Archives for posts with tag: Melbourne
Too Tone NZ Music Month

Shop display of re-purposed NZ Music Month poster at Too Tone Records (2010-2017) in Dunedin.

New Zealand Music Month day#2… dance like a weirdo with former Dunedin (now Melbourne) electronic producer Vanessa Worm.

“I Did a Lava Dance” mixes pummeling minimal techno with injections of startling sci-fi horror noise and even odder vocal stylings which bring to mind a glitchy malfunctioning Grace Jones robot.  It’s from an excellent three track EP on Glasgow electronic label Optimo.


Little Desert_HappyLittle Desert is a 5 piece dark garage/punk psych-rock punk ensemble from Melbourne. “Happy” here is a brand new song, just released ahead of a new EP slated for release in 2019. Buckle in – it’s a W I L D (but happy) ride…

There’s nothing held back here. This is pure, unrestrained, wild, searing garage-psych rock energy. Vocalist Esther Rivers’ delivery commands the song – an ode to sisterly love and embracing life.  In the engine room, Ash Wyatt (Red Red Krovvy/ Masses) propels the song with urgent floor-tom heavy drums, Bonnie Mercer (Dead River/ Breathing Shrine) adds the classic buzz-saw guitar, Ema Dunstan (Hi-Tec Emotions/ Synthetics) shakes the foundations with ominously low bass rumble and Roman Tucker (Rocket Science) provides that psych-essential swirling keyboard atmosphere.

Esther Rivers – “Written on the train on the way back from Scotland it’s our first curt, “optimistic” song with no hidden meanings. I wrote it about my sister as I left her behind after visiting her after ages and finding her in a really good place. We’ve gotten a bit more B52s with these new songs! A bit more groove but still with passion and the psych-out at the end. A bit of a punk edge too. We love playing this song at the end of the set.”

“Happy” is A-grade wild psych rock and roll. Can’t wait for the EP, and I’ll also be examining the Little Desert back catalogue. “Saeva” below has a hard-to-categorise, winning mix of psychedelic garage-rock and doomy/ proggy UK 1970s heavy metal. While you are falling down the Little Desert rabbit hole be sure to check out each of the members other bands in the links above. There’s much more to discover in this noisy Melbourne underground scene.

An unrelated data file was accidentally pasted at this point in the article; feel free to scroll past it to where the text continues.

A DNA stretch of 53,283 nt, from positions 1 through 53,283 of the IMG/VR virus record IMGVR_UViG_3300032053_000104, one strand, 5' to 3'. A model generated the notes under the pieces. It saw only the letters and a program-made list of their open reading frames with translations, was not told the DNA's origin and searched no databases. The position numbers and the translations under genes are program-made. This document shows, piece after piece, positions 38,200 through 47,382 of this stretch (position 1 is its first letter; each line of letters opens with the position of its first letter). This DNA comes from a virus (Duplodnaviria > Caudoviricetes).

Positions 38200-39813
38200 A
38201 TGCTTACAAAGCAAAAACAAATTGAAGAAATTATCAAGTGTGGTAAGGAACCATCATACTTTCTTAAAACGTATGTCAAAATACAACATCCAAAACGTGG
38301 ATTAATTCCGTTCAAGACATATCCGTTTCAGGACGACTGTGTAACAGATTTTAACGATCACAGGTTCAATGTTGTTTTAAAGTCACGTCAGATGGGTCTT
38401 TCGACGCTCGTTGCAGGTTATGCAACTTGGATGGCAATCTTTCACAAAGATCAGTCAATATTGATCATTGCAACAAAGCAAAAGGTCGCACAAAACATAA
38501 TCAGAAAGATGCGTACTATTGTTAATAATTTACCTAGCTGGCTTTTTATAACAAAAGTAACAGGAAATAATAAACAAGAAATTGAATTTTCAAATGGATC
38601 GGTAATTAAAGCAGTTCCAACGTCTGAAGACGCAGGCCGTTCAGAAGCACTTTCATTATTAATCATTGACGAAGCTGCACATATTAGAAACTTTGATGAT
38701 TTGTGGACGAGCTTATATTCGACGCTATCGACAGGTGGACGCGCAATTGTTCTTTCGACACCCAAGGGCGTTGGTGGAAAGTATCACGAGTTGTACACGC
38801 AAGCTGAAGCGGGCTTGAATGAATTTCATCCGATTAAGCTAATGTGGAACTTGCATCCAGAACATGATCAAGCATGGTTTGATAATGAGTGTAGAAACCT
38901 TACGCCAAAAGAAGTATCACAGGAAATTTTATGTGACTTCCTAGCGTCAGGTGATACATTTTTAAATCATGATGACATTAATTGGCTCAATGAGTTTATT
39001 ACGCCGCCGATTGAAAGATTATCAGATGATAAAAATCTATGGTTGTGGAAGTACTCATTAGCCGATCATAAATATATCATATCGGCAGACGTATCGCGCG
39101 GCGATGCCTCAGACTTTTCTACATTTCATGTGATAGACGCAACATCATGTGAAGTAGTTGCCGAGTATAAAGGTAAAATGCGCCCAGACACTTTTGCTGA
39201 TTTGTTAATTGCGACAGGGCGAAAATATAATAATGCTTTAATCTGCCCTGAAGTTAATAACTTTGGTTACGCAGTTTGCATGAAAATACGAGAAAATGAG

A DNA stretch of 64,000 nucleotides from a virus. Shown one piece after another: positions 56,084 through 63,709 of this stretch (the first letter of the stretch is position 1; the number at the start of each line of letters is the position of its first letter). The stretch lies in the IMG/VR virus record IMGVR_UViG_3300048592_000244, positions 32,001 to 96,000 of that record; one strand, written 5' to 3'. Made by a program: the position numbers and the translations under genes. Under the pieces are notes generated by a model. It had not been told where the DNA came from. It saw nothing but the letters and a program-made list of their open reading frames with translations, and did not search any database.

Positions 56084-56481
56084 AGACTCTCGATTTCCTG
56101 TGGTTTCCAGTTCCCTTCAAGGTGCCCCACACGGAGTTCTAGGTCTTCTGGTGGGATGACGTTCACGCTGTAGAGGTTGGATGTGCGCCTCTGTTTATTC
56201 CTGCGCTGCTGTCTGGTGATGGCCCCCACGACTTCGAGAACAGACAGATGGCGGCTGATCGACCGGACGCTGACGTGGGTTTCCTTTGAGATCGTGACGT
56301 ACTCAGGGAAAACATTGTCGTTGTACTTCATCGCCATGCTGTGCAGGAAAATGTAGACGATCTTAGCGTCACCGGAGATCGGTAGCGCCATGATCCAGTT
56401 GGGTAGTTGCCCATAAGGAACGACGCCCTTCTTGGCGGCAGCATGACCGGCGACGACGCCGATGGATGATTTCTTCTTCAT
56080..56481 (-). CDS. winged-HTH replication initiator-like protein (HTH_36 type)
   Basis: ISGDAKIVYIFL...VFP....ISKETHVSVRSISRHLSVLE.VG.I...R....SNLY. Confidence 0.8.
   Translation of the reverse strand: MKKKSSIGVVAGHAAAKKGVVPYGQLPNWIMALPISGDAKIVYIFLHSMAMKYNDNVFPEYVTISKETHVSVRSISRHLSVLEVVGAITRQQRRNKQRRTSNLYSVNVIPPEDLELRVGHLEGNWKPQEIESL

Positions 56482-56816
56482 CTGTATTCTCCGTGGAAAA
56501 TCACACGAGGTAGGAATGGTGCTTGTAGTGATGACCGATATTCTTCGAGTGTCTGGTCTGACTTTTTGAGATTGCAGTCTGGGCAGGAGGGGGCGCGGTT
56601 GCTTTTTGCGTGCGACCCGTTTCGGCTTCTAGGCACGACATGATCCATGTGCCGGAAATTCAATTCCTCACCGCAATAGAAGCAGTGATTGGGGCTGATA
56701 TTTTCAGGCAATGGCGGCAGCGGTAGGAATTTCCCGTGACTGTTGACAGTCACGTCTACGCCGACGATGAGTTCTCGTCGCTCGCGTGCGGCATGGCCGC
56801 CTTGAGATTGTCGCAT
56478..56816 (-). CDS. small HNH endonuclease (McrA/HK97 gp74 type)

Cyanide ThorntonAnother new Melbourne musical offering, this time from Cyanide Thornton via a self-titled album just out on Bedroom Suck Records. Here’s the opening track “Weight”:

“Weight” is a magical 6 minute journey, starting with the mesmerising snaking lead guitar part which is sustained in pools of reverb. At first gently, unpredictably  unwinding for the first few minutes of the song, before exploding before the vocals begin. That process of uneasy calm, building tension, exploding and release/ relief continues throughout the song.

Cyanide Thornton is Sienna Thornton (guitar, piano, organ and lead vocals) with Ellah Blake (drums, violin, vocals) and David Pesavento (bass, guitar). While the album is loosely “alternative rock”, the music on Cyanide Thornton’s self-titled debut has the kind of sparseness and drama of a peculiarly Australian kind of post-rock folk music. The sometimes minimal hypnotic starkness of the music, garnished with ornate reverb guitar parts, and the dark immersion of Sienna Thornton’s arresting voice and melancholic words build to crescendos of noise and emotion before falling back to reclaim the uneasy calm.

Bitumen_2018.jpg“Twice Shy” is from the first album by Melbourne post-punk band Bitumen. “Discipline Reaction” was released a few weeks ago by Melbourne label Vacant Valley.

As noted here last year when the band released two songs on a split cassette, Bitumen present beautifully crafted post-punk – a hint of the ice-cold pummeling sound of Clan of Xymox and the ice-storm guitar skirl of Skeletal Family but Melbourne has been the home of this kind of industrial futuristic pop music for even longer than Germany or the UK.